Table 1. Retinopathy and maculopathy grading scheme for the English National Screening Programme for Diabetic Retinopathy.

Automated image analysis

Automated grading software was purchased for this project (Medalytix iGrading™ system, 7 Water Street, Liverpool, L2 0RD) and run on a HP Proliant DL380 server at St George's Hospital. The software is designed to remove normal images from the manual grading queue. It does this by first checking the image for adequate clarity and field of view[3] before looking for the early signs of retinopathy. It may be operated in two modes: the first looks only for microaneurysms (MA)[3], while the second (MA/BH/EX) also looks for blots and exudates in addition to microaneurysms[4]. The software was evaluated here using both fields from each eye, and also using only the macula-centred field from each eye. Hence there were four automated strategies tested: MAs only on macular field alone, MA/BH/EX on macular field alone, MAs on the macular and disc fields, and MA/BH/EX on the macular and disc fields. As for manual grading, where more than one image of a field was acquired these were all included in the automated analysis: if any of the images were positive then that eye was treated as positive.

Internal arbitration of disease/no-disease discrepancies

Images where there was a discrepancy between the manual and automated systems regarding whether disease was present were internally arbitrated by one of two “arbitration level” graders within the screening programme (SN and AC). Occasionally images were re-graded jointly. The arbitration outcomes were simply disease or no-disease. Since full grading was not performed the severity of any disease missed by the original DRSS grading could not be categorized.

External arbitration of referable/non-referable discrepancies

Where there was a discrepancy between the DRSS grade and an automated strategy regarding whether an episode was referable these images were re-graded externally. Graders working in different screening programmes in England were invited to participate at the British Association of Retinal Screeners annual meeting in 2010. The grading took place in February and March 2011, using a web-based grading system based on the features of the English grading scheme. Graders were able to practise and become familiar with the system prior to carrying out the arbitration grading. A similar number of control images, where the manual and automated system agreed on the presence or absence of retinopathy, were added so that the graders did not know whether they were grading a discrepancy. Graders were able to view all the available images for each eye and each grader was shown the eyes in a random order. Twenty-five graders from 16 different English screening programmes took part. Of these 11 were arbitration-level graders, 8 secondary-level graders and 6 primary-level graders.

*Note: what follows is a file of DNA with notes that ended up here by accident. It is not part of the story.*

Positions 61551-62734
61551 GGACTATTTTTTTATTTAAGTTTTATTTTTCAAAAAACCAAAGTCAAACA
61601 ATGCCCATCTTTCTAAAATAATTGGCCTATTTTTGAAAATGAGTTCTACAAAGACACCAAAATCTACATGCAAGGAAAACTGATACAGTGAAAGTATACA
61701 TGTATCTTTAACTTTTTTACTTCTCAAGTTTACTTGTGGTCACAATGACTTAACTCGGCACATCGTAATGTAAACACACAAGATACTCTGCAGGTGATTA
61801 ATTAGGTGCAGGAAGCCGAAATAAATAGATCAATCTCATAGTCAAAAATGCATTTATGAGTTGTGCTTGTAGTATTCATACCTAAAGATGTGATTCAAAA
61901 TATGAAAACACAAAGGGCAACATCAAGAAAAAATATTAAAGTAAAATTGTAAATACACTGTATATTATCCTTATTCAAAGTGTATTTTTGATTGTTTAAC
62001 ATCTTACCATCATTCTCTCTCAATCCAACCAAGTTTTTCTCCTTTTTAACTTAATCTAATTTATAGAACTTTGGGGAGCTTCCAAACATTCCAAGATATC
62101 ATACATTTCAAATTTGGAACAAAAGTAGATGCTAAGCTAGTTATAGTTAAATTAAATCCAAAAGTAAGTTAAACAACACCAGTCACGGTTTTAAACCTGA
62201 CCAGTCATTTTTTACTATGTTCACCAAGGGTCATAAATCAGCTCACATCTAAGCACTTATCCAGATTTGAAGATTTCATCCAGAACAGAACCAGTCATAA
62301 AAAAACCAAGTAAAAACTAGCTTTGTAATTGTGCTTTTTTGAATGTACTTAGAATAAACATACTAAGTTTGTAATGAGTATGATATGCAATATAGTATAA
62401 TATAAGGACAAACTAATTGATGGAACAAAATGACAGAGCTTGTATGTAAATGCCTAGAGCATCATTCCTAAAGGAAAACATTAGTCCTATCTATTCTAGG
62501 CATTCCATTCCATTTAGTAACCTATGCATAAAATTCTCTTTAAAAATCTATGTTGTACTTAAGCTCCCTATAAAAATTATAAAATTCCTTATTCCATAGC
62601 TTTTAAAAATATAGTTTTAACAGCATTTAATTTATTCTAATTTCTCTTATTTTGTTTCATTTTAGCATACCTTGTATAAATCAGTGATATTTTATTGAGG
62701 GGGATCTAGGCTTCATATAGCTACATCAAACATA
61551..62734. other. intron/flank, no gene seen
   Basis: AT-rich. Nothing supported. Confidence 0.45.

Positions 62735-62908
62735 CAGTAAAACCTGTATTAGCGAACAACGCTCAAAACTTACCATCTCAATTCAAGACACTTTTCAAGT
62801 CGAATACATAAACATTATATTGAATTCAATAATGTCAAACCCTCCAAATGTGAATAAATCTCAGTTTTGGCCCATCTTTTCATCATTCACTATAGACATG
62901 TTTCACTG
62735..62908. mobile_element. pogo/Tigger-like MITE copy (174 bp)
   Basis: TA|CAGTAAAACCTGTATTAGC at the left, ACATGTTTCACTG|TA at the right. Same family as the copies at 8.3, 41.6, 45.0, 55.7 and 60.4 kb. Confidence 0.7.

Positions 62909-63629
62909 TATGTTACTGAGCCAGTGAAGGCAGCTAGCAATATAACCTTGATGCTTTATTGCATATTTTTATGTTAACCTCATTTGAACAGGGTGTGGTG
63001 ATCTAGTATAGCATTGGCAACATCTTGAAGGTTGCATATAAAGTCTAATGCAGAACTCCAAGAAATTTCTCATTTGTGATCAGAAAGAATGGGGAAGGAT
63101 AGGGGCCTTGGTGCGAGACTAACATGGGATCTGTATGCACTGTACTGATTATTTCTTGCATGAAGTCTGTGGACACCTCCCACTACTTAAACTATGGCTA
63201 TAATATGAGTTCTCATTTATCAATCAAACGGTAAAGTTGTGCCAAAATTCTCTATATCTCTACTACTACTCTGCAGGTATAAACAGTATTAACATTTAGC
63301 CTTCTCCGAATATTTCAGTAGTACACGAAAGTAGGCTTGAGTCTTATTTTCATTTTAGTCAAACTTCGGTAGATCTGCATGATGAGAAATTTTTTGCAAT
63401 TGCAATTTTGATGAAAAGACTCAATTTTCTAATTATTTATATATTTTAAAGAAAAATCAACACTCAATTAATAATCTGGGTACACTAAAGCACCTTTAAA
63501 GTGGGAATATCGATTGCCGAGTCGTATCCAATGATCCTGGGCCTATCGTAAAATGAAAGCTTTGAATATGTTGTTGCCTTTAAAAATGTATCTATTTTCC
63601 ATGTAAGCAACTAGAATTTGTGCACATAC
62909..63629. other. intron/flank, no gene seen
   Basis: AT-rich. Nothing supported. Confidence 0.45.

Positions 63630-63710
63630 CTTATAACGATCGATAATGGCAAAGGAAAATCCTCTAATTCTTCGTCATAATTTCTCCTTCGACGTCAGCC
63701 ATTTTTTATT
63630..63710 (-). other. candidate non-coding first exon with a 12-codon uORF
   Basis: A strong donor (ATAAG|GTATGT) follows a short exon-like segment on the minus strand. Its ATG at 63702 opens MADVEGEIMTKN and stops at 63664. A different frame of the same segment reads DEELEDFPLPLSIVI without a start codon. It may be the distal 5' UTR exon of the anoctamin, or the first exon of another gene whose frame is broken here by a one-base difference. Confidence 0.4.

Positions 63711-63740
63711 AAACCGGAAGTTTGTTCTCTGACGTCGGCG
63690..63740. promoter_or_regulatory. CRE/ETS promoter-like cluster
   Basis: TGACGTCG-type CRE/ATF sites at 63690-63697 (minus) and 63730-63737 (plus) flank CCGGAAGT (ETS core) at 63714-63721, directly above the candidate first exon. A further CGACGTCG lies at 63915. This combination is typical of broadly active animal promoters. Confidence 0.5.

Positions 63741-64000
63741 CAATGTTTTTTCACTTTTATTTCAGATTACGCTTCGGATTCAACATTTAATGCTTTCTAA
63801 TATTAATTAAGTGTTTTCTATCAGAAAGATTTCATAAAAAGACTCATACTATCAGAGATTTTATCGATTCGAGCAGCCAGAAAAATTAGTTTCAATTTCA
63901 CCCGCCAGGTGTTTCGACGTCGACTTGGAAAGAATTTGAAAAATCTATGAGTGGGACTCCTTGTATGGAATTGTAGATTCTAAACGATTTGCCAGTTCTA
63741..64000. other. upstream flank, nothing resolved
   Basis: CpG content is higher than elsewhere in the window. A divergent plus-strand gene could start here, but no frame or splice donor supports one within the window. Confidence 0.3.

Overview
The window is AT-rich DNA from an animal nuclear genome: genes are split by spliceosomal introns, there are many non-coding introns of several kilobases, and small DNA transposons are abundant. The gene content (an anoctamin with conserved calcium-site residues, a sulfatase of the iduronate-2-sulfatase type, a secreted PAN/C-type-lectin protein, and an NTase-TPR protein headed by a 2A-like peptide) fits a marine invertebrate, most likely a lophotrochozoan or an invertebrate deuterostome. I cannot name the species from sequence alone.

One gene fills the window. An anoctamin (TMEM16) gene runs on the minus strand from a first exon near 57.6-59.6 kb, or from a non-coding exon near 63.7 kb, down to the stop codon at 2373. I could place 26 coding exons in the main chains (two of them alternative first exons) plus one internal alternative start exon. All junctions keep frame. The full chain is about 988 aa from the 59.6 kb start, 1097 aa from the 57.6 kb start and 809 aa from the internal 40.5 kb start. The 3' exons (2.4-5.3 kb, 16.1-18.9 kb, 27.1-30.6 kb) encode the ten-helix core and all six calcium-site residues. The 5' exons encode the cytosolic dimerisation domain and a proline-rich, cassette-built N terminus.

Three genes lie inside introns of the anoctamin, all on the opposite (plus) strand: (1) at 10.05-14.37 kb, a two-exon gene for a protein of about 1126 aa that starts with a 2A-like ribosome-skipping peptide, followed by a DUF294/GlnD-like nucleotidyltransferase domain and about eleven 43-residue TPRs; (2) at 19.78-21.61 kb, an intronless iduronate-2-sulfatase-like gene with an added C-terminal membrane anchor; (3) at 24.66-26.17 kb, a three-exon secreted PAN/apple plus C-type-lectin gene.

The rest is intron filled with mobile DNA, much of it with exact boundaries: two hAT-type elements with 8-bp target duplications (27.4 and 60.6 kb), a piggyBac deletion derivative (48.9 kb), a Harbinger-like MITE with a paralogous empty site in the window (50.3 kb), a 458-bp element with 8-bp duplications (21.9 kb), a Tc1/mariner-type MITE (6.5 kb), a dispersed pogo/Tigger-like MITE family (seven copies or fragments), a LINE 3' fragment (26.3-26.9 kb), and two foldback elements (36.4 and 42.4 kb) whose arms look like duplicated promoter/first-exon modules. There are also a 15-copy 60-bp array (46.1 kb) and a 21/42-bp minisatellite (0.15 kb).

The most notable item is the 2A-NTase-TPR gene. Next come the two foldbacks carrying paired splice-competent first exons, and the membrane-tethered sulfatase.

A consensus criterion, based on the grading of the eleven arbitration level graders, was used to determine whether each eye was referable. An eye was considered referable if at least 8/11 of the arbitration-level graders indicated referable features, and non-referable when 3/11 or fewer of the arbitration-level graders indicated a referable feature. When between 4 and 7 graders indicated a referable feature it was deemed there was insufficient consensus to assign a grade.

Statistical comparison

The sensitivities of the four automated strategies were compared for the detection of any retinopathy, referable retinopathy, unassessable episodes, and for each grade of retinopathy listed in Table 1. The workload reduction was calculated as the proportion of images the automated system recorded as both gradeable and without disease. 95% confidence intervals were calculated on all measurements.

Information Governance

All the images were abstracted without patient identifiers or grading information. Manual grading was done prior to image analysis and without knowledge of the study. Arbitration grading was done without knowledge of either the software analysis or prior grading results. Only one person (LW), who was not involved in any grading or software analysis, had access to both grading results and image analyses. The study had written consent from the Chairman of the London Wandsworth Research Ethics Committee and the Institutional Caldicott Guardian. All participants in the English National Screening Programme for Diabetic Retinopathy agree to the anonymous use of their images for teaching and research. The study had no effect on the routine clinical care of patients within the screening programme. Where there was any question of the effect of grading on patient management the electronic records were accessed and the subsequent outcome examined.


Manual grading